Colorectal Cancer is the 2nd Leading Cause of Cancer Deaths Among Men and Women Combined
Charleston, SC (February 27, 2019) – Colorectal cancer is one of the most common cancers, but it’s also one of the most preventable. As with all diseases, and especially cancer, the cost of care and lost productivity are significant to patients, their families and employers. According to the National Cancer Institute the cost of colorectal cancer is more than $16 billion a year. Closing the gap between a cancer diagnosis and prevention is the goal or researchers worldwide, especially in March during National Colorectal Cancer Awareness Month..
Gastroenterologist Robbie Taha, DO, with Coastal Carolina Gastroenterology and Hepatology encourages people to know their risks for colorectal cancer. “Both men and women are equally at risk for colon cancer. The cancer is most common among people aged 50 and older, but can occur in patients as young as teenagers,” said Dr. Taha. “More than 75% of colon and rectal cancers happen to people with no known risk factors, which is why regular screening is so important.”
The United States Preventive Services Task Force recommends adults age 50 – 75 be screened for colorectal cancer. African-Americans are recommended to start screenings at age 45. However, a physician may recommend earlier screening if an individual:
Has or has a close relative who’s had colorectal polyps or colorectal cancer.
Has an inflammatory bowel disease such as Crohn’s disease or ulcerative colitis.
Has a genetic syndrome such as familial adenomatous polyposis or hereditary non-polyposis colorectal cancer (Lynch Syndrome).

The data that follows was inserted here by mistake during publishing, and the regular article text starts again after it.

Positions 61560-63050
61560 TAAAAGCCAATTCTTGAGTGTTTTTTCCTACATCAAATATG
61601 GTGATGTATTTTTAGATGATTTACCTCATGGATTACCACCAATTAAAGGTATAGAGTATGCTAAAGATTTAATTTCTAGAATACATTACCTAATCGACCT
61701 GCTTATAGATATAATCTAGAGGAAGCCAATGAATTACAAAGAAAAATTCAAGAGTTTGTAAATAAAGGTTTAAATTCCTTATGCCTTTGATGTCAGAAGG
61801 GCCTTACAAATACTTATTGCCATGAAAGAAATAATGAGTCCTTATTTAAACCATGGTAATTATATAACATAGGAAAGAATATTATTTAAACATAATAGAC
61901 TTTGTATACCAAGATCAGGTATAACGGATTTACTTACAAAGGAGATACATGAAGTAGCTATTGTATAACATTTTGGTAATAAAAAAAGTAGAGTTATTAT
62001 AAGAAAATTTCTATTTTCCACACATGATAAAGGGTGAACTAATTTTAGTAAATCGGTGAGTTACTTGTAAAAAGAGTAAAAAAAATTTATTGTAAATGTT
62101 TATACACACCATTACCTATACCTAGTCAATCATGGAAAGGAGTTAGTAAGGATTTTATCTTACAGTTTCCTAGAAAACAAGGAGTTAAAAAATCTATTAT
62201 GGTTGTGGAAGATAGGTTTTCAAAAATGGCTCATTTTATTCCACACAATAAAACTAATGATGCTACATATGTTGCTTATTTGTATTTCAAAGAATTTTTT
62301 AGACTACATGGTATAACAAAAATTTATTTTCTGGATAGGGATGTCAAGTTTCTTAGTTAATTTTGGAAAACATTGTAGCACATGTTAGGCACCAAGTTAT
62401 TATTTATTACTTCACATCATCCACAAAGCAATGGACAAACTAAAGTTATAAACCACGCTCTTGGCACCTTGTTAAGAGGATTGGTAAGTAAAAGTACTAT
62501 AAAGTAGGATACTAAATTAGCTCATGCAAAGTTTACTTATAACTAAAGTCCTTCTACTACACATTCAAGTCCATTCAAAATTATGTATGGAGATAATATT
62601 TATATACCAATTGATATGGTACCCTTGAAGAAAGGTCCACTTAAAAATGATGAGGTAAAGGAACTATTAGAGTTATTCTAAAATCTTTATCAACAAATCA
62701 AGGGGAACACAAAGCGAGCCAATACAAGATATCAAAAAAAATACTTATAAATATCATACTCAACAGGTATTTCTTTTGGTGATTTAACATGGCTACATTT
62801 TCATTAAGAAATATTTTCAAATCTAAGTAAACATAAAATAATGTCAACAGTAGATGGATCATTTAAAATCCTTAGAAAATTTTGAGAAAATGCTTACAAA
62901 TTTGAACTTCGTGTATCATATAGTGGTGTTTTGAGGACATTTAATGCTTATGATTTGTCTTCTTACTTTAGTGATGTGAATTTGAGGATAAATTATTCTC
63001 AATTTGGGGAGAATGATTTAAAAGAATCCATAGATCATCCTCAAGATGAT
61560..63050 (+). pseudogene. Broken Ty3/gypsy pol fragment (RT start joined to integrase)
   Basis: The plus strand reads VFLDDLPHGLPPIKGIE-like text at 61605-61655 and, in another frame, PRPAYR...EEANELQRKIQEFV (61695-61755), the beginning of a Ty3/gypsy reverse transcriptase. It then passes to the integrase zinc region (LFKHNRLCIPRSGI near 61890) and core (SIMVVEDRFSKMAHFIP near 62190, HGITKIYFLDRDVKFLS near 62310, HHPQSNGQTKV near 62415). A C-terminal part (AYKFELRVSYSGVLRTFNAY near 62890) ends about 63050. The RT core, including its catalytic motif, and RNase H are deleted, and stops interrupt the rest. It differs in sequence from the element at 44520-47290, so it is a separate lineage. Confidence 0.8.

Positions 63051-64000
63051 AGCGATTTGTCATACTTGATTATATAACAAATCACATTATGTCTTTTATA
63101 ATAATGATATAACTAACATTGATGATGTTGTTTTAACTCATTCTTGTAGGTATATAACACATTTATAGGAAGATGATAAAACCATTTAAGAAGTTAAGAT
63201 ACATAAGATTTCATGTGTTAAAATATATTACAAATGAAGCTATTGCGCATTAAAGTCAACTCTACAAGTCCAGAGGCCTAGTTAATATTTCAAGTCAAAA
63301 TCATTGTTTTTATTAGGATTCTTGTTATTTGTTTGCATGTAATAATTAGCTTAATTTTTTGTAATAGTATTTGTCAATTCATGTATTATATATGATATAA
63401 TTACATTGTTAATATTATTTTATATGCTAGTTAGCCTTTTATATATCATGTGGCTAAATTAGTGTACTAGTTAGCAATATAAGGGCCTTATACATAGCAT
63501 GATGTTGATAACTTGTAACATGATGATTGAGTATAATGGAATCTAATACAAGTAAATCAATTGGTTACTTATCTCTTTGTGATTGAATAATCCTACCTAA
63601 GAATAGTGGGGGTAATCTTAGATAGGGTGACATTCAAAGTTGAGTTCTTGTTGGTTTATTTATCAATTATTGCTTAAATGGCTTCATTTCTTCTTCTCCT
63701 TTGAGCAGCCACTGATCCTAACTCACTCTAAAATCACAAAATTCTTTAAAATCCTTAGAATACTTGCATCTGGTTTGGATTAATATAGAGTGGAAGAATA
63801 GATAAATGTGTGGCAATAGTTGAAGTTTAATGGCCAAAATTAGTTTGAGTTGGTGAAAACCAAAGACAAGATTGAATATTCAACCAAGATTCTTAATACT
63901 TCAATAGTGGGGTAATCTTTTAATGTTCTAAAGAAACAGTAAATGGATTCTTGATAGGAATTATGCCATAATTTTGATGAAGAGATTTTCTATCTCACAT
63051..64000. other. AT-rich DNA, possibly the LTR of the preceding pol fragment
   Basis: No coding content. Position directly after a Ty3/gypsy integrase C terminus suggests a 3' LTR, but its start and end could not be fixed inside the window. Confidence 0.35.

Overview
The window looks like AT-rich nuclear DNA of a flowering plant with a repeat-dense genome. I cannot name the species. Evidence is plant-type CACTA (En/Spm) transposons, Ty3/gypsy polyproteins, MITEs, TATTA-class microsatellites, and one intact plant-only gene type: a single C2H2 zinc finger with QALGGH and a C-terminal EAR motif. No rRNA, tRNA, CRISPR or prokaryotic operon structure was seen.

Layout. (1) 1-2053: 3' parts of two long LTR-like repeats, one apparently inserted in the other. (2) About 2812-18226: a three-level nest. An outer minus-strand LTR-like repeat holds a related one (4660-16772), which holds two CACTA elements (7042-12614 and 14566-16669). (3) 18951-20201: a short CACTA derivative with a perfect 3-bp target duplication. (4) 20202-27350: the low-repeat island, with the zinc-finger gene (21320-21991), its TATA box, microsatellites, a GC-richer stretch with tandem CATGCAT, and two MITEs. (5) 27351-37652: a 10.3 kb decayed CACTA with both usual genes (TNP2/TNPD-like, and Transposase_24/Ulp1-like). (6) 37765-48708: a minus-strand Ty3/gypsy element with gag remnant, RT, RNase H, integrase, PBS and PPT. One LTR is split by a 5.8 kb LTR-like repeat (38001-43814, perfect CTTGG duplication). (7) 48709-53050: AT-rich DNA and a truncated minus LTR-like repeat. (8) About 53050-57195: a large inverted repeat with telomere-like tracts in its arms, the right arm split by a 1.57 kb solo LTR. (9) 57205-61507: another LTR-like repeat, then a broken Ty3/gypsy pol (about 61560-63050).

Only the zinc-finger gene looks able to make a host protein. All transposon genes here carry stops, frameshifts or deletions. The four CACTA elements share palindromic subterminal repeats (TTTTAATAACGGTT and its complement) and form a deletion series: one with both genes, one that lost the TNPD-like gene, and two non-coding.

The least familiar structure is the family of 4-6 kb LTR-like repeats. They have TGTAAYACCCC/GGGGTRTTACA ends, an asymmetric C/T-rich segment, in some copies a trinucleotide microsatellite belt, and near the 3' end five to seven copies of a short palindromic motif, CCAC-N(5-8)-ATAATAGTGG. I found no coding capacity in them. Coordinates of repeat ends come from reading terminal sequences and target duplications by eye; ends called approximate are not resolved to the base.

Colorectal cancer risk factors are divided into two categories – those that an individual can change and those that can’t be changed such as age, a personal history of colorectal polyps, or a personal history of inflammatory bowel disease.
“Risk factors that individuals have control over include smoking, heavy alcohol use, physical activity and being overweight or obese,” explained Dr. Taha. He adds, “It’s very important to have a primary care physician who can monitor and manage a person’s health over a long period of time. The primary care physician is invaluable in helping detect potential health problems early.”
About Trident Health
For more than 40 years staff and physicians at Trident Health have provided acute healthcare services to families in South Carolina’s Lowcountry. Services are provided through its two hospitals, Trident Medical Center and Summerville Medical Center; two freestanding emergency departments, Moncks Corner Medical Center and Centre Pointe Emergency; and two urgent care centers, CareNow Urgent Care Goose Creek and CareNow Urgent Care North Charleston. Both hospitals have received top ranking as Joint Commission Top Hospitals for Quality Performance and are Joint Commission Certified for Advanced Heart Failure and Advanced Primary Stroke Centers. Trident Health is one of the South Carolina Lowcountry’s largest employers with more than 2,500 employees and has a medical staff of nearly 500 physicians. In 2018 it provided $143.3 million in uncompensated care and paid $47.9 million in local, state and federal taxes. To learn more about how Trident Health is growing to meet the needs of our growing region and how to join our team go to www.tridenthealthsystem.com.
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